Other Names: SBLA syndrome (Sarcoma, Breast, Leukemia and Adrenal Gland)
Li-Fraumeni syndrome is a rare genetic condition where individuals have an increased chance of developing many different types of cancer. It is caused by mutations in the TP53 gene which makes a protein called tumor protein p53.
Characteristics of Li-Fraumeni syndrome
Li-Fraumeni syndrome (LFS) is a genetic condition that increases the risk of developing many types of cancer. There are two forms of LFS: the classic form of LFS and Li-Fraumeni-like (LFL) syndrome. LFL syndrome shares only some of the features of LFS. LFS is associated with an increased risk for different cancers including pre- menopausal breast cancer, lung cancer, bone and soft tissue sarcomas, leukemia, lymphoma, brain tumors, and adrenocortical cancer. Other cancer risks include ovarian, colon, skin, prostate, endometrial, stomach, and thyroid cancer. The risk of developing cancer by the age of 30 years is 50% and by the age of 80 years is 73-100%. Individuals with LFS also have an increased risk to develop multiple cancers. The overall risk to develop a second cancer is about 57% and the chance to develop a third cancer is 38%.
The incidence of these cancers in individuals with LFS varies depending on age. Sarcomas, adrenocortical carcinomas, and brain tumors (especially choroid plexus tumors) are most common before age 10. Bone sarcomas are frequently seen in the teenage years, and breast cancer and other brain tumors are seen after the age of 20.
LFS can be diagnosed either by meeting certain clinical criteria or by genetic testing for a change or mutation in the TP53 gene. This gene makes a protein called tumor protein p53 that plays an important role in controlling cell growth. Mutations in TP53 gene allow for uncontrolled cell growth leading to the cancers associated with LFS. This is the only gene known to cause LFS. More than 70% of patients with a clinical diagnosis of LFS are found to have a mutation in this gene.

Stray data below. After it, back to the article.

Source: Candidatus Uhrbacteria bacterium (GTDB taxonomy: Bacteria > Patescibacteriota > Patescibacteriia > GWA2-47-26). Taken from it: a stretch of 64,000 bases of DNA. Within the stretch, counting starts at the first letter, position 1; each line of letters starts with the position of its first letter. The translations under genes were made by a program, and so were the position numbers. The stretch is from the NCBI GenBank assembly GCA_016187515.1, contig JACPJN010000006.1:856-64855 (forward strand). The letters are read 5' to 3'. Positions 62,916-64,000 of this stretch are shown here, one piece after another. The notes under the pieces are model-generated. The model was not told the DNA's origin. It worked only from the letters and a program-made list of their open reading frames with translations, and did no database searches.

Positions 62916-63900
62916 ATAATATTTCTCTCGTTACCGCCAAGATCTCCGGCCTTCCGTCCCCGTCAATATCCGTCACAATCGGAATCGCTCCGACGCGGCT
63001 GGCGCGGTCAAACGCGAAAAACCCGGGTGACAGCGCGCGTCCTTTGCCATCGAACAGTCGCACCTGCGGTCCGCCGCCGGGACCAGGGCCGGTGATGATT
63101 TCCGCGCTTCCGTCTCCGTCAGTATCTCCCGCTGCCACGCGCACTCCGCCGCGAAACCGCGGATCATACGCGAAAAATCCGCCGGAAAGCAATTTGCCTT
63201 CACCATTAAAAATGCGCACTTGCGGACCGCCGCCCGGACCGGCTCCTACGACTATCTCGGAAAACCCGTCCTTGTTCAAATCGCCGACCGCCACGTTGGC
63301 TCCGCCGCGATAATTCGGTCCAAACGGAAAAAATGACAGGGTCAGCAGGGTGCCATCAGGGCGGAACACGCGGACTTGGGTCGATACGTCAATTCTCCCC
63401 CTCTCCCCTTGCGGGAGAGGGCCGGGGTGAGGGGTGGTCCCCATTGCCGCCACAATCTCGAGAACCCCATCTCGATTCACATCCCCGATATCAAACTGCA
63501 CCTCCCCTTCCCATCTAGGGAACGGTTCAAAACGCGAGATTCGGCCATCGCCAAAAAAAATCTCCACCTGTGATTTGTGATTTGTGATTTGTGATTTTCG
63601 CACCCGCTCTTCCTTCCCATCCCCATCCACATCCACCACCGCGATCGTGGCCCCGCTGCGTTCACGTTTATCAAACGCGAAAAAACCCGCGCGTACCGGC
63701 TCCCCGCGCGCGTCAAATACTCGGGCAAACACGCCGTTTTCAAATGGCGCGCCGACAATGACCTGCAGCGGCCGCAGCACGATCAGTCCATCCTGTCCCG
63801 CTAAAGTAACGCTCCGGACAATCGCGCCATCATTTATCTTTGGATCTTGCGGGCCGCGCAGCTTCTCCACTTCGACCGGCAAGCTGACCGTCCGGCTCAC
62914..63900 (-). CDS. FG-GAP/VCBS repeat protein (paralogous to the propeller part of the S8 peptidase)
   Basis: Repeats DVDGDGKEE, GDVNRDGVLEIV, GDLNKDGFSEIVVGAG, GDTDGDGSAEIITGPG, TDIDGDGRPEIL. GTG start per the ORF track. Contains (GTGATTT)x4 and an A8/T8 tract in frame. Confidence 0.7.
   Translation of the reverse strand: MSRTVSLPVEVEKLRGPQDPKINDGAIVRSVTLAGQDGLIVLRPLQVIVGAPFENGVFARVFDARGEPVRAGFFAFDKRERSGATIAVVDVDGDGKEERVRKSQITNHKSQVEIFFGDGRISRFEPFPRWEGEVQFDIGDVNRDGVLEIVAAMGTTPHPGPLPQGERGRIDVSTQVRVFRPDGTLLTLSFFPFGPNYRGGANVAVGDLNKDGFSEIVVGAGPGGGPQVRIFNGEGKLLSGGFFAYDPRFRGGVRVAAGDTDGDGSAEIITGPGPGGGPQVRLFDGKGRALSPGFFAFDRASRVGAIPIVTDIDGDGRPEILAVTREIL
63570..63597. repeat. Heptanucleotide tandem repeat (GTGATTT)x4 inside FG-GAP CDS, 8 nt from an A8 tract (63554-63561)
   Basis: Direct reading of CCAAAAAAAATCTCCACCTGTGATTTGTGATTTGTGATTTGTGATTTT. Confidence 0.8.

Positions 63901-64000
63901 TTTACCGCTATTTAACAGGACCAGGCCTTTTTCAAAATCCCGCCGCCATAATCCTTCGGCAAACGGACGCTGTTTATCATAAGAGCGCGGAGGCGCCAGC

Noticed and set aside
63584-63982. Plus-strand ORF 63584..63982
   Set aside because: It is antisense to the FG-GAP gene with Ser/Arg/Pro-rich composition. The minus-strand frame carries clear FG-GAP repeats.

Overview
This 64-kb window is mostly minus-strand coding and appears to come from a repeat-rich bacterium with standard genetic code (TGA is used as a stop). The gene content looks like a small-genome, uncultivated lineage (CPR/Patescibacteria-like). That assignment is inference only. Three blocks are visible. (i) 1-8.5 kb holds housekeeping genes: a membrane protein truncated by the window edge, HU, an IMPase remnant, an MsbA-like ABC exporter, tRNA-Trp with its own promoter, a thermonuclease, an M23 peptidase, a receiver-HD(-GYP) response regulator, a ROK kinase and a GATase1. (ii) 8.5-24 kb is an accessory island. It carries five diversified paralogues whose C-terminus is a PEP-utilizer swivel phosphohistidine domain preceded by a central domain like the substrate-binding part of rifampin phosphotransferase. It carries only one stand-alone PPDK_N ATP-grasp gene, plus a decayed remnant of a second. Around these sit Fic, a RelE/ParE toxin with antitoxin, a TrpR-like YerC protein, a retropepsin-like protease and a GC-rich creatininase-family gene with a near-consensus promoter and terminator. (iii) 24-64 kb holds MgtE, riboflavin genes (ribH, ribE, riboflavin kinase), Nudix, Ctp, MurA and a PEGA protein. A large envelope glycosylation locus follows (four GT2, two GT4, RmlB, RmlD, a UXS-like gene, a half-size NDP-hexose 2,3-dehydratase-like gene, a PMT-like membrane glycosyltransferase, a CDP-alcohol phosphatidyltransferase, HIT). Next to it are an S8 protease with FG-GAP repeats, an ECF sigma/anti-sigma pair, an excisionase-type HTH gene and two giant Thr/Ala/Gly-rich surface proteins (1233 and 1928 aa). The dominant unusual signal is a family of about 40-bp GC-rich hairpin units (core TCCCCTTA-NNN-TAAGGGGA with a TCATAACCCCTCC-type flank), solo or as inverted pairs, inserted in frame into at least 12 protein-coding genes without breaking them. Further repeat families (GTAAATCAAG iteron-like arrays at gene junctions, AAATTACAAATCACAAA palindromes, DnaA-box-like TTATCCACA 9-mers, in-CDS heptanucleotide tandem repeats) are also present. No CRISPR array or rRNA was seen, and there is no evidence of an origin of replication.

Because of the wide range of cancers seen in LFS, there is currently no standard screening or surveillance protocol. However, management of LFS often involvesregular physical exams (for both children and adults) and increased screening for breast cancer (breast self exam, clinical breast exam, mammogram and breast MRI) and colon cancer (colonoscopy). Prophylactic mastectomy (i.e., preventive surgical procedure to remove a breast) is an option for women with LFS. Individuals with LFS should also have screening for specific organs based on the pattern of cancer that is seen in their families (targeted surveillance). In addition, all individuals should be evaluated by a physician if they have any symptoms or illnesses that are ongoing.
Mode of inheritance
LFS is inherited in an autosomal dominant pattern. This means inheriting one TP53 gene mutation is enough for an individual to be affected and show signs of LFS. The mutation can be inherited from an affected parent or it can be due to a new (de novo) mutation in an affected child.
Risk to family members
Individuals with LFS have a 50% chance of having a child with LFS. The risk to other family members depends on whether or not the individual with LFS has a parent affected with LFS. If a parent also has LFS, the risk for a sibling to have LFS is 50%. If a parent does not have LFS, the risk of other siblings being affected is low.
Individuals with LFS should avoid radiation therapy if possible. Radiation therapy can cause a second cancer diagnosis in individuals with LFS. As a result, women with LFS who have breast cancer might choose to have a mastectomy (i.e. surgical removal of an entire breast) instead of a lumpectomy (i.e., surgical removal of a lump in the breast) followed by radiation therapy. All individuals with LFS should avoid known carcinogens (e.g. cigarettes).
Li-Fraumeni Syndrome Association
Genetics Home Reference: Li-Fraumeni syndrome
Li-Fraumeni Syndrome Support Group
Created by:Nisha Isaac, MS, CGC
Edited by:Seema Jamal, MSc, LCGC